Familial Cancer

, Volume 11, Issue 3, pp 441–447 | Cite as

Cancer spectrum in DNA mismatch repair gene mutation carriers: results from a hospital based Lynch syndrome registry

  • Mala Pande
  • Chongjuan Wei
  • Jinyun Chen
  • Christopher I. Amos
  • Patrick M. Lynch
  • Karen H. Lu
  • Laura A. Lucio
  • Stephanie G. Boyd-Rogers
  • Sarah A. Bannon
  • Maureen E. Mork
  • Marsha L. Frazier
Original Article


The spectrum of cancers seen in a hospital based Lynch syndrome registry of mismatch repair gene mutation carriers was examined to determine the distribution of cancers and examine excess cancer risk. Overall there were 504 cancers recorded in 368 mutation carriers from 176 families. These included 236 (46.8 %) colorectal and 268 (53.2 %) extracolonic cancers. MLH1 mutation carriers had a higher frequency of colorectal cancers whereas MSH2, MSH6 and PMS2 mutation carriers had more extracolonic cancers although these differences were not statistically significant. Men had fewer extracolonic cancers than colorectal (45.3 vs. 54.7 %), whereas women had more extracolonic than colorectal cancers (59.0 vs. 41.0 %). The mean age at diagnosis overall for extracolonic cancers was older than for colorectal, 49.1 versus 44.8 years (P ≤ 0.001). As expected, the index cancer was colorectal in 58.1 % of patients and among the extracolonic index cancers, endometrial was the most common (13.8 %). A significant number of non-Lynch syndrome index cancers were recorded including breast (n = 5) prostate (n = 3), thyroid (n = 3), cervix (n = 3), melanoma (n = 3), and 1 case each of thymoma, sinus cavity, and adenocarcinoma of the lung. However, standardized incidence ratios calculated to assess excess cancer risk showed that only those cancers known to be associated with Lynch syndrome were significant in our sample. We found that Lynch syndrome patients can often present with cancers that are not considered part of Lynch syndrome. This has clinical relevance both for diagnosis of Lynch syndrome and surveillance for cancers of different sites during follow-up of these patients.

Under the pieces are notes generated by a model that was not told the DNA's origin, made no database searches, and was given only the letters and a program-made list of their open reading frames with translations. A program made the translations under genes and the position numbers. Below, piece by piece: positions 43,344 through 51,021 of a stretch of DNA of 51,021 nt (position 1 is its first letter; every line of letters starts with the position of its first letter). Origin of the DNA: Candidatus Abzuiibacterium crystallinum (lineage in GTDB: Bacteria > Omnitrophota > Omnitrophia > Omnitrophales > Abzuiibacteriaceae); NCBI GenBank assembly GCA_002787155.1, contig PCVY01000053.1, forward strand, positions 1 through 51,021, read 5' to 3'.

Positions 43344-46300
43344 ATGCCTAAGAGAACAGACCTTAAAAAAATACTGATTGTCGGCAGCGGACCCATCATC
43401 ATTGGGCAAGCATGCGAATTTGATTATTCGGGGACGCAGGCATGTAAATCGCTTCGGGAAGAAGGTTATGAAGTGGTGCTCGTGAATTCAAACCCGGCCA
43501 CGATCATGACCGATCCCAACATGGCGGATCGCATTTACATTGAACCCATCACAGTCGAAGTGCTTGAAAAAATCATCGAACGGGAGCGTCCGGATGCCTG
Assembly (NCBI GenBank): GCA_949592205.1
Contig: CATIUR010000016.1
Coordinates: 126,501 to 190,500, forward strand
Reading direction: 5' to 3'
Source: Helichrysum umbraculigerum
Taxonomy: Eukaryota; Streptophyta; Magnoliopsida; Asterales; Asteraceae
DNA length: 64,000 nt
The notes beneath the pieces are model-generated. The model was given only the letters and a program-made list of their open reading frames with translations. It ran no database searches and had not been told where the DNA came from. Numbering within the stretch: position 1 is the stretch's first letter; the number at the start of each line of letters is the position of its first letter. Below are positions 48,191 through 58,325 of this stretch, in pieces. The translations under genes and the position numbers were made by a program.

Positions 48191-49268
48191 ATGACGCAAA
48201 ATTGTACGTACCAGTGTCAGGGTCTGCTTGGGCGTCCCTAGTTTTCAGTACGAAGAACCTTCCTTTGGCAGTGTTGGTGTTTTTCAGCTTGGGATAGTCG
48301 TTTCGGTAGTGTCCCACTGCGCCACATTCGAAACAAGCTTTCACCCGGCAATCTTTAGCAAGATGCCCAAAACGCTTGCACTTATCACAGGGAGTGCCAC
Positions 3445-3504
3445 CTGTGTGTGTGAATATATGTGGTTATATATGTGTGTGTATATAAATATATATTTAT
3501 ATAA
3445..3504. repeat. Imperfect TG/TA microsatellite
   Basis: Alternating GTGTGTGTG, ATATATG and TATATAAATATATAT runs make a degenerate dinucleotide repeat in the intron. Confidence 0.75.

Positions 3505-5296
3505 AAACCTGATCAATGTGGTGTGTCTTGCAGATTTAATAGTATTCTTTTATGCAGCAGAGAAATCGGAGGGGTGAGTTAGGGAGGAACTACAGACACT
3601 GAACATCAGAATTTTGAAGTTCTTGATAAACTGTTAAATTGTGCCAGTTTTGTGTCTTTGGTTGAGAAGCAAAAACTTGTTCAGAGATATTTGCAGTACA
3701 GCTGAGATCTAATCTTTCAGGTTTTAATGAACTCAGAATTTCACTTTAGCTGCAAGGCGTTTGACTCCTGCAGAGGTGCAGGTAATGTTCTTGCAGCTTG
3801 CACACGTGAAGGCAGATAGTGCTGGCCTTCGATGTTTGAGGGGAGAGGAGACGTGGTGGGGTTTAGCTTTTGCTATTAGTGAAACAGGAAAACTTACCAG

Lynch syndrome cancers Colorectal Extracolonic Index cancer 



This research was supported in part by the National Institutes of Health through MD Anderson’s Cancer Center Support Grant (CA016672) which supports the Biospecimen and Extraction Resource and the Human Pedigree Analysis Resource service cores; and research grant 5R01CA070759-11.


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Copyright information

© Springer Science+Business Media B.V. 2012

Authors and Affiliations

  • Mala Pande
    • 1
  • Chongjuan Wei
    • 1
  • Jinyun Chen
    • 1
  • Christopher I. Amos
    • 2
  • Patrick M. Lynch
    • 3
  • Karen H. Lu
    • 4
  • Laura A. Lucio
    • 1
  • Stephanie G. Boyd-Rogers
    • 4
  • Sarah A. Bannon
    • 5
  • Maureen E. Mork
    • 3
  • Marsha L. Frazier
    • 1
  1. 1.Department of EpidemiologyThe University of Texas MD Anderson Cancer CenterHoustonUSA
  2. 2.Department of GeneticsThe University of Texas MD Anderson Cancer CenterHoustonUSA
  3. 3.Department of Gastroenterology, Hepatology and NutritionThe University of Texas MD Anderson Cancer CenterHoustonUSA
  4. 4.Department of Gynecologic Oncology and Reproductive MedicineThe University of Texas MD Anderson Cancer CenterHoustonUSA
  5. 5.Department of Surgical OncologyThe University of Texas MD Anderson Cancer CenterHoustonUSA

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